Stricter Laws for Animal Abuse!!

I feel that this reading is very relevant to both of our readings, it is showing awareness to animal cruelty in states that normally wouldn’t get a lot of animal cruelty attention due to their location. A state like Kentucky where its labeled as one of the best places for animal abusers to live in should be a red flag for all animal lovers and human beings. Not only should all animal rights groups pay attention to these types of states but all citizens living in these states should take a better look at what is going on next door to them. This link not only points out the weaknesses of animal rights as far as Kentucky, but it also points out how much more work needs to be done as far as animal cruelty awareness goes. From our readings a point that stood out to me was how young a boy a girl can start to show signs of animal cruelty and also the type of career can also affect once feelings on how we feel about animal cruelty. The moral ethic view of animals not only the ones that we live with but the ones that we consume is that all animals should be treated fairly and human because just like humans can feel pleasure and pain so can an animal. And there is a big difference between a butcher, hunter, and a murderer.

In conclusion I believe animals need a voice and that if we do not become that voice for them they will never be treated in a human way. The content read not only re-assured me that doing a small part toward preventing animal cruelty and suffering can add to the big picture of giving animals a voice. Its important to start somewhere and to spread the word that even by rescuing animals instead of purchasing from puppy mills is a start to preventing animal cruelty.


7 thoughts on “Stricter Laws for Animal Abuse!!

  1. What do you think are the possible reasons for such legislation barely being pushed in states such as Kentucky? Do we as a nation tend to ignore smaller states like Kentucky while focusing our attention on the more populated urban areas of New York and California, or does it have something to do with our general detachment from the farming world and some of the cruelties that take place?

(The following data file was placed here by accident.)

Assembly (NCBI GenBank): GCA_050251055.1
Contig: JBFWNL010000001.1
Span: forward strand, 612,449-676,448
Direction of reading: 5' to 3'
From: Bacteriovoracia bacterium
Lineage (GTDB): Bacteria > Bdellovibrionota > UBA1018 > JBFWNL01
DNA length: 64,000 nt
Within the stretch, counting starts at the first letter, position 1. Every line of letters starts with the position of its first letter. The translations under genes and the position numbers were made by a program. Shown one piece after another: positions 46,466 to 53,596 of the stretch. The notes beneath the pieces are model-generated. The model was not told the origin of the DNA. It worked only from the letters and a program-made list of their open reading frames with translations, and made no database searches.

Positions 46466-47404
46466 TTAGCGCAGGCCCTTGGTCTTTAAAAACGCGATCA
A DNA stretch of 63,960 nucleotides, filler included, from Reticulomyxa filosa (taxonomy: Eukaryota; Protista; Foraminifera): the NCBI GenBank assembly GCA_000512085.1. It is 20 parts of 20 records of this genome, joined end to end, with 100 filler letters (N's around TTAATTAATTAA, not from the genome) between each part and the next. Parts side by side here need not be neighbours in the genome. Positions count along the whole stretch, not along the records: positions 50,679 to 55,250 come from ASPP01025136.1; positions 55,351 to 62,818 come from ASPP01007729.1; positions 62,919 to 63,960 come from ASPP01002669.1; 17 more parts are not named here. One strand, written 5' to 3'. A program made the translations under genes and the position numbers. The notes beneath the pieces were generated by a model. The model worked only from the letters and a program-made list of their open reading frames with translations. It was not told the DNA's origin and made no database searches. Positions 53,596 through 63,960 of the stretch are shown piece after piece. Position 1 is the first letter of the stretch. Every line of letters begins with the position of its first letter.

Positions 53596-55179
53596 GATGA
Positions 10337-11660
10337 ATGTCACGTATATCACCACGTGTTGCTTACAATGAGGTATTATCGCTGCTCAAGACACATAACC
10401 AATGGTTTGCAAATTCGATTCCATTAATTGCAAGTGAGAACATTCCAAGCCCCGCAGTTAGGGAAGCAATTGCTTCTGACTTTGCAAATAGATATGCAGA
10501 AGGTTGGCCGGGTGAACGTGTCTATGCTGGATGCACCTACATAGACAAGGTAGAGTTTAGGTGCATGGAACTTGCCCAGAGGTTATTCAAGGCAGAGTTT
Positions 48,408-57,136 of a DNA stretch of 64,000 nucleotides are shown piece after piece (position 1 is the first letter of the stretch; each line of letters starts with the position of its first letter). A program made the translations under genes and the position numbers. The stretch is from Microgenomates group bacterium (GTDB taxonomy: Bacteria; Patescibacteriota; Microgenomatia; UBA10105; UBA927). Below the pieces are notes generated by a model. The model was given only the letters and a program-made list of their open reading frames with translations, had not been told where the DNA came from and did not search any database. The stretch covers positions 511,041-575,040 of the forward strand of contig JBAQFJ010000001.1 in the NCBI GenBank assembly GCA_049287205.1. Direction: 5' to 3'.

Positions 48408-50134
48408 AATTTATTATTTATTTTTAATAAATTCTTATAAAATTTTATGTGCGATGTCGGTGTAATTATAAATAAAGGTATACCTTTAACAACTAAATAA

I’m also interested to know how other midwestern and southern states function in terms of animal rights legislation.

  2. Ryan great questions. I do believe that population and information awareness has a lot to do with such legislations in rural states such as Kentucky. I also believe that the resources for citizens in these type of rural states is also less limited than to those in a big urban state. Even in the farming world not all farmers view that animals are just a piece of meat that belongs on a kitchen plate, some actually take pride in raising strong healthy life stock for families to enjoy with out the need of using harsh slaughtering techniques not sure if this really answers your questions 100%?

  3. You answered the questions just fine. It seems then the problem isn’t even with the farmers, since many of those farmers, as you’ve said, do treat their animals properly (or as properly as can be for an animal on death row). The problem is how they might view other non-farm animals such as dogs, since they aren’t food, they are, in the case of Kentucky, treated as entertainment.

  4. Good afternoon Professor,

    I believe that the difference between a butcher, a hunter and a murder is their necessity. A butcher for the most part is seen as an honest worker with a specific trade, part of their job is to provide service to the public.
    Even though there is a detachment because at the end of the day part of their job is to slaughter the animals that society consumes, they are still not viewed as cruel and in human.

    The necessity of a hunter has also evolved over the years, hunters have always been a big part of society dating back to prehistoric times, in order to feed those who were not skilled enough to hunt for themselves. However todays hunters are not viewed exactly the same way, todays hunters are mainly used as pest eliminators they help protect fields, parks and homes from certain pest that have either wondered outside of their ecosystem or their population has surpassed what their ecosystem is able to provide for them and are now a danger to society even though it might seem harsh I still don’t consider this to be animal cruelty.

    As for the necessity to hurt/kill animals without just cause, is considered being a murder in my eyes. Not sure if this answered your question?

  5. Considering the way we treat animals that we use for food (i.e. chickens, cows, pigs, etc..), it is hard for humans to argue being nice to animals. Most of us are not ignorant to the way these animals are treated, yet most of us continue to eat these animals, me included. Part of our reasoning for being nice to animals is because we believe that we are in touch with their feelings. As we discussed last night however, we really don’t even know if cats, dogs, and other domesticated animals can feel pain. We don’t even know for sure if animals that we eat can feel pain. Unfortunately, after reflecting on Kant’s argument over the last few days, I believe that his argument is pretty strong. The only reason people should be good to animals is because it reflects our actions towards other human beings. If we feel such strong human feelings towards animals, then we should treat them like humans. That reasoning should not make sense, but for most of us it does. Humans that do feel a strong responsibility to animals must have some higher understanding about life in general. In my opinion, you should either believe that only humans must be treated well, or that all living things should be treated well. Any other belief is an inconsistency.

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